Your aunts and I challenged ourselves to write about a common money topic this week and we decided on kids and money. This topic feels daunting. Hard to think about what I should teach you about money when I’m pretty sure I haven’t completed my own education. Nonetheless, I know a little so here’s what I hope you will learn about money:
Don’t attach emotion to money. If there is one wish I have for you above all is that you don’t get caught up in the emotional weight money holds for so many of us. I don’t want you to be scared of money. I don’t want you to resent it. I don’t want you to obsess over it. I don’t want it to control you. I want you to see it for what it is – a tool. Money is not your goal, but a tool to get you to your goals.
How exactly you will accomplish this feat of emotionless money, I’m not sure, but I have a suspicion it starts with your dad and me. Even if we haven’t learned how to detach emotion from money, we can model to you what it should look like. We won’t fight about money in front of you. We won’t say we can’t afford something you want if we really mean we don’t think you need it. We will give you the chance to practice saving, spending, investing and giving even if it’s just with $10. We won’t shroud money in mystery. We won’t raise you under the assumption that money is something you are magically supposed to understand once you become an adult without lessons and practice along the way.
Understand the value of money and the trade-offs that exist. Maybe this is too simple? Maybe it’s too complicated? Probably both. But I think it’s important for you to understand how goods and services come to have value. There is no intrinsic value for so many of the things we buy in life. People (the market) place value on goods and you need to decide how that lines up with your own values. You need to understand why some things cost more than other things. Ingredients, scarcity, brand. And you need to understand if you care about those things. Why does mom buy milk from Safeway and not Whole Foods? Yes, it’s cheaper to buy milk at Safeway, but that’s not the only reason. In addition to it being cheaper at Safeway, I also find it tastes the same to me from both stores. I don’t value the premium aspects of milk that Whole Foods sells. I don’t necessarily question the Whole Foods milk price (well maybe I do a little), but I don’t value it enough to pay that premium. Do you see what I mean?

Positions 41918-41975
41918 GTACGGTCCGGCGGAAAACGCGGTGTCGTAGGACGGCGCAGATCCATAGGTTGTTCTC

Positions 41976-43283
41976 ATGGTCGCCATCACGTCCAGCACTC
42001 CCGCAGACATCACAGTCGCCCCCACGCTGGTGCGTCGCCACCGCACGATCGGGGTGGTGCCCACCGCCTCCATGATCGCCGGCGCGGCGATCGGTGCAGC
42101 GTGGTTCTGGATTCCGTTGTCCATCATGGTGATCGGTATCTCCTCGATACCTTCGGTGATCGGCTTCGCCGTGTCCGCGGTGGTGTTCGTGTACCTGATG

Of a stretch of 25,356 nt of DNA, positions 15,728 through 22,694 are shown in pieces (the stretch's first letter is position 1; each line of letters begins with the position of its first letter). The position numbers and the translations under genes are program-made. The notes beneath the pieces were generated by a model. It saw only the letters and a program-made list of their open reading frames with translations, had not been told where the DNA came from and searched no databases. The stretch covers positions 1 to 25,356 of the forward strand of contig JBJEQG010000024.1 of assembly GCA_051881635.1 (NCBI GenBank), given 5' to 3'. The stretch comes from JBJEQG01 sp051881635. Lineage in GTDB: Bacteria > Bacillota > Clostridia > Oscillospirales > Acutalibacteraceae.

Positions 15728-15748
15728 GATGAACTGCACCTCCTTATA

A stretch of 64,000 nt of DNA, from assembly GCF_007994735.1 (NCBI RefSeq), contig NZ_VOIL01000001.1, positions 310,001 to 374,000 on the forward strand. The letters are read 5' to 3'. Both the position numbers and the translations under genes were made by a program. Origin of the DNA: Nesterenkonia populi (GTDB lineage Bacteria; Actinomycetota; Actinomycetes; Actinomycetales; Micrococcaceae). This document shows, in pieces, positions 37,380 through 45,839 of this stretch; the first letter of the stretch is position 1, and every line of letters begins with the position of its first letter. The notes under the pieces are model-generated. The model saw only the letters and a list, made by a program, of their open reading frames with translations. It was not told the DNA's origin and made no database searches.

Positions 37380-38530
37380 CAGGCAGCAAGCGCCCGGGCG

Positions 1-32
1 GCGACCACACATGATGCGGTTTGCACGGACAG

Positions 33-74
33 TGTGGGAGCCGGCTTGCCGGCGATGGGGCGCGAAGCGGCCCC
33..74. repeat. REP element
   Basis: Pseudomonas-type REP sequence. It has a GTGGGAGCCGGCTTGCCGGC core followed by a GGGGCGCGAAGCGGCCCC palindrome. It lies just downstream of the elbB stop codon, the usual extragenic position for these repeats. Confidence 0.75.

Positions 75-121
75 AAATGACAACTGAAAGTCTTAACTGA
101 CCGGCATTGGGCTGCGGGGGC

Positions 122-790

Let’s do a bigger example. Say you could go to a great in-state college or a great out of state college. The in-state college will put you $10,000 in debt and the out of state college will put you $50,000 in debt. Maybe you think the out of state college is better – it’s more elite, it’s further from home. But then if I show you what your monthly debt repayment looks like for each and what that means a) for the type of job you need to land out of college or b) for the constrained lifestyle you might need to live for all of your 20s maybe then you’ll re-assess. Maybe you won’t. But at least you’ll understand the trade-offs that come with determining value.
Know what things cost. When I was a kid I was really bad at The Price is Right. I would guess a box of cereal was $10. A new car $3000. I never won any of the games. And that’s because I had no idea what anything cost because I didn’t ever buy anything. But you know what? When I was in college I was still was really bad at The Price is Right. I bought groceries and paid rent, but I didn’t really pay attention to prices. I didn’t do any research. I didn’t compare anything. I just took prices at face value.
And you might think “Big deal? So you can’t guess your bill at Safeway – how out of hand could it get?” But if we play that out it starts to creep into all sorts of facets of life. How much should I pay your babysitter? How much should I pay for a couch? How much should a house cost? Not knowing what things cost puts you at a disadvantage. You’re at the whim of others determining what you value (see above).
Ask me why I do what I do. I’m a flawed person. I make a lot of mistakes. But I don’t want my flaws (money and otherwise) to be absorbed by you without questioning. Internalized as your own future flaws. If you don’t understand why I’m doing something I’m doing with money – ask me. Chances are I’m acting out of decades of habit. Unconscious routine. And chances are if it doesn’t make sense to you it might not really make sense to me. I’ll value your perspective to keep me honest.
You’re only 18 months old. I don’t know when and how to do this, but I’m happy to have written my intentions.